Our union, like many modern labor unions, was founded in the 19th century to set standards for uniform compensation in the trades and provide a community for workers to share ideas and solve problems. The Brotherhood of Painters and Decorators of America was organized formally in 1887. Within a year, the union boasted a membership of over 7,000 tradesmen and more than 100 local unions. These trade unionists soon realized the power that they had together, rather than staying separate and facing their problems alone. Backed by a growing centralized union, these dedicated organizers won victories over oppressive working conditions that were once thought unchangeable when the union won a half-holiday on Saturday for most of its members. By 1918, the Painters' union successfully established the eight-hour day and a five-day workweek.
The world plunged into the Great Depression in 1929. Membership in the union fell from 115,000 to approximately 60,000. The American public called for a change in government by electing Franklin D. Roosevelt in 1932. FDR’s New Deal legislation included a number of important laws recognizing workers’ rights and importance of unions.
The contributions of IUPAT members in World War II are a particular highlight in our history. Many of the 145,000 union members worked on government projects during the war and their productivity was unsurpassed. More than 24,000 members of our union served in the armed forces, and hundreds made the ultimate sacrifice for our nation.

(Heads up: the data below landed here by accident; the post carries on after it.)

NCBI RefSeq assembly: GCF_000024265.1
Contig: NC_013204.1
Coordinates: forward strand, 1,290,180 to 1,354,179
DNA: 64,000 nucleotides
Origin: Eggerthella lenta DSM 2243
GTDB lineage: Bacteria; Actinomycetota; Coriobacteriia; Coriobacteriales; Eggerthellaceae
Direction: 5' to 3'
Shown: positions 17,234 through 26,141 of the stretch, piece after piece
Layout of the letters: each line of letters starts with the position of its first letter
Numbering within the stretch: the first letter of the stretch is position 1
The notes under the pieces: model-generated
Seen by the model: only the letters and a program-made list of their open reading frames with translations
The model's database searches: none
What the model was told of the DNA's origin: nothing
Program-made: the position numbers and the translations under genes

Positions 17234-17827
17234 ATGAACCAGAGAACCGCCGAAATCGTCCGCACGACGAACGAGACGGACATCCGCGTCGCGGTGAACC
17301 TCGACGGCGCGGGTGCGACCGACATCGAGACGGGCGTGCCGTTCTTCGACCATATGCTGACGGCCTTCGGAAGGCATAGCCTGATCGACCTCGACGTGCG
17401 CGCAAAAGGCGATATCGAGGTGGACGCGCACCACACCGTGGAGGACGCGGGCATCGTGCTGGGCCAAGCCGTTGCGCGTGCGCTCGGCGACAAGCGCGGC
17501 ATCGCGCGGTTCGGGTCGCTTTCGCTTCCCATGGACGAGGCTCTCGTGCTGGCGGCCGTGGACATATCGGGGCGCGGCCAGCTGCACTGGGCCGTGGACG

During the turbulent 1960s, our union became more deeply involved with politics. Union leaders worked with elected officials in creating landmark legislation like the Civil Rights Act of 1964, the legislation that created Medicare and Medicaid programs, and the creation of the Department of Housing and Urban Development. The union was also involved with the campaign to raise the federal minimum wage.
In 1969, the General Convention came out with the union’s first safety manual, "Play It Safe." Union members were also significantly involved role in passing the Occupational Safety and Health Act of 1970, which created important safeguards for all workers.
Most labor unions suffered during the 1980s with an anti-union atmosphere prevalent in the United States. Membership in labor unions fell across the board.
In recent years, IUPAT has recharged its batteries and begun an aggressive program of organizing workers and educating members about everything from workplace safety to new technology and techniques to use on the job. IUPAT has stepped up its efforts to help working families by becoming active in the political arena. And our union continues to reach out to communities and people in need.